Top 7 Tips for Exercise during Pregnancy

Nov 20, 2015 - 7:50am

Top 7 Tips for Exercise during Pregnancy

Many women now like to exercise during pregnancy and for many there is no reason at all why they shouldn’t. There is, however, some information and knowledge that is good to have under your belt when deicing what is right for you. Making changes whilst pregnant can also benefit your post-birth recovery and rebuild.

1. Maintain rather than gain – Remember you are now in a maintenance phase rather than one of achieving any new goals or personal bests within your exercise program.

2. Rate yourself – Working to a Perceived Rate of Exertion (PRE) of seven out of 10 is recommended, with one being ‘sitting on the couch and doing nothing’ and 10 being ‘can’t possibly do any more’.

3. Stay cool – Monitor your temperature during exercise. Your internal temperature is higher than your external and your baby has no way of cooling themself down. Prolonged periods of raised temperatures may cause harm – it may be worth skipping those hot yoga sessions or spin classes for a while.

4. Low impact – Concentrate on low impact exercise at this time; some women continue to run during pregnancy and everyone is different, but now is not the time to take up running. Remember, every time you run your pelvic floor is under more stress, so if you feel any kind of weakness or incontinence it may be time to stop for a while. Some of the good low impact exercises are pilates, yoga, swimming and walking.

5. Stay stable – Be aware of changes to your center of gravity during pregnancy.  You may find that a certain exercise you have done earlier in pregnancy become more difficult as your belly gets bigger. You also should also avoid lying flat on your back after the first trimester to avoid putting pressure on the vena cava, which may decrease your blood circulation.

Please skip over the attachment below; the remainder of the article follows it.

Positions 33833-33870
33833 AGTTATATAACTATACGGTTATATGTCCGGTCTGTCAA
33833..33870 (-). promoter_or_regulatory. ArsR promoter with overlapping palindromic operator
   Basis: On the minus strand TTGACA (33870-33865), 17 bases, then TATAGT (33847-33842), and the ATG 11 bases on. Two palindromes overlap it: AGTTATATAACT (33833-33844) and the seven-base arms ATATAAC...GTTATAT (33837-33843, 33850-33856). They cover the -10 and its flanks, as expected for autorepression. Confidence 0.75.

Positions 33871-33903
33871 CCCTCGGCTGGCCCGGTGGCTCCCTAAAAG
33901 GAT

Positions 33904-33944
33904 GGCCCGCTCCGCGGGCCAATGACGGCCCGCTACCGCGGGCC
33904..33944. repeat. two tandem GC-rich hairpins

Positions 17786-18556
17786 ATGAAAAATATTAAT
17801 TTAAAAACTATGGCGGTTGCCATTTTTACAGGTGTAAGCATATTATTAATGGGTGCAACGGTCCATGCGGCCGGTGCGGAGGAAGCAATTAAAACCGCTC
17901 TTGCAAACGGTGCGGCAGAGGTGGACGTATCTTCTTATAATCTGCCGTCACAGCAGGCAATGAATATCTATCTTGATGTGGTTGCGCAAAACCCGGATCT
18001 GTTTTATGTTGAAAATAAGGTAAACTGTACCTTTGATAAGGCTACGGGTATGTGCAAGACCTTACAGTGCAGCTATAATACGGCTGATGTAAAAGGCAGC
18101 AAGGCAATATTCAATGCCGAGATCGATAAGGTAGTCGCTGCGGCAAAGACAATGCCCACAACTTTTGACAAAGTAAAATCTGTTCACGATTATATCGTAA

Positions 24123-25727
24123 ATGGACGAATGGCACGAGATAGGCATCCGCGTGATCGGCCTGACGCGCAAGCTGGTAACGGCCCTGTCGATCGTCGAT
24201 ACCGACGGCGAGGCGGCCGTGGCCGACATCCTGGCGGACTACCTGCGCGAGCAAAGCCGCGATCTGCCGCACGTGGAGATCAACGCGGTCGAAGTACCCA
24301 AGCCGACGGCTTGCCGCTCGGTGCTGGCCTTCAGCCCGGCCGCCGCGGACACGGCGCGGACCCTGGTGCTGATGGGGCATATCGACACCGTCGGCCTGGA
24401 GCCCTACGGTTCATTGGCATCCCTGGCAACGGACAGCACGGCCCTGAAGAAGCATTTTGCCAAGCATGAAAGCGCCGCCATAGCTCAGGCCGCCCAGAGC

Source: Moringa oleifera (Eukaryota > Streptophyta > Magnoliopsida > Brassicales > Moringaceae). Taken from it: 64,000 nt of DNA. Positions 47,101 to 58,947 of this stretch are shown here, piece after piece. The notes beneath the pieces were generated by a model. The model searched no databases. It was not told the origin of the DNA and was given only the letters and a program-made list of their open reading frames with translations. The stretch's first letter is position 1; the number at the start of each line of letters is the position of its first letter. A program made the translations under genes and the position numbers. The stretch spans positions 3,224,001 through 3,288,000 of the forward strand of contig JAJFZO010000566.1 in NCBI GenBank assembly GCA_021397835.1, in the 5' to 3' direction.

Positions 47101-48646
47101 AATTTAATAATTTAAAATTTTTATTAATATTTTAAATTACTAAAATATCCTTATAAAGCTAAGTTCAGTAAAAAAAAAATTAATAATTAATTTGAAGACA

6. To lunge or not to lunge – This provides a point of debate amongst many fitness professionals. My advice would be that if your exercise program has contained lunges prior to you becoming pregnant, and you are fit and strong and you are not experiencing any pelvis or sciatic pain, you may be fine to continue to do lunges with a low weight through your pregnancy. Remember, however, if you start to feel any pelvic related pain or discomfort you should choose another leg exercise at this time. And certainly if you have never done a lunge before in your life, now is not the time to start.

7. Exercise is good – In most cases staying active and exercising through your pregnancy is of benefit to both mother and baby. HOWEVER, if you feel strange or unwell at any point, now is not the time to push on through. Stop what you are doing and seek the advice of your health or medical professional.

Credit image:

Article written by: Jen Dugard

Mum of 2, founder of Body Beyond Baby & Tough Mums

Jen Dugard book cover

Women’s fitness trainer and an author, Jen Dugard, specialises in pregnancy exercise programs, as well as helping mothers to get back into shape post-birth. The highly motivated mother of two, is running a multi award-winning business "Body Before Baby", “Body Beyond Baby” & "Tough Mums" that provides the largest “specific to mums’” group exercise classes in Sydney. The author of “How to love your Body as much as your Baby” and a postnatal exercise DVD “Rebuild from the Inside Out”, she is a regular expert fitness contributor in various media publications on women’s fitness before, during and after pregnancy, as well as running educational workshops and presentations. Whilst pursuing her own physical fitness passion as an elite obstacle racer, Jen’s message on exercise as a mum is simple: “you must take the time to re-build from the inside out to become stronger, fitter and more confident than you have ever been”.

What exercises do you do during your pregnancy?

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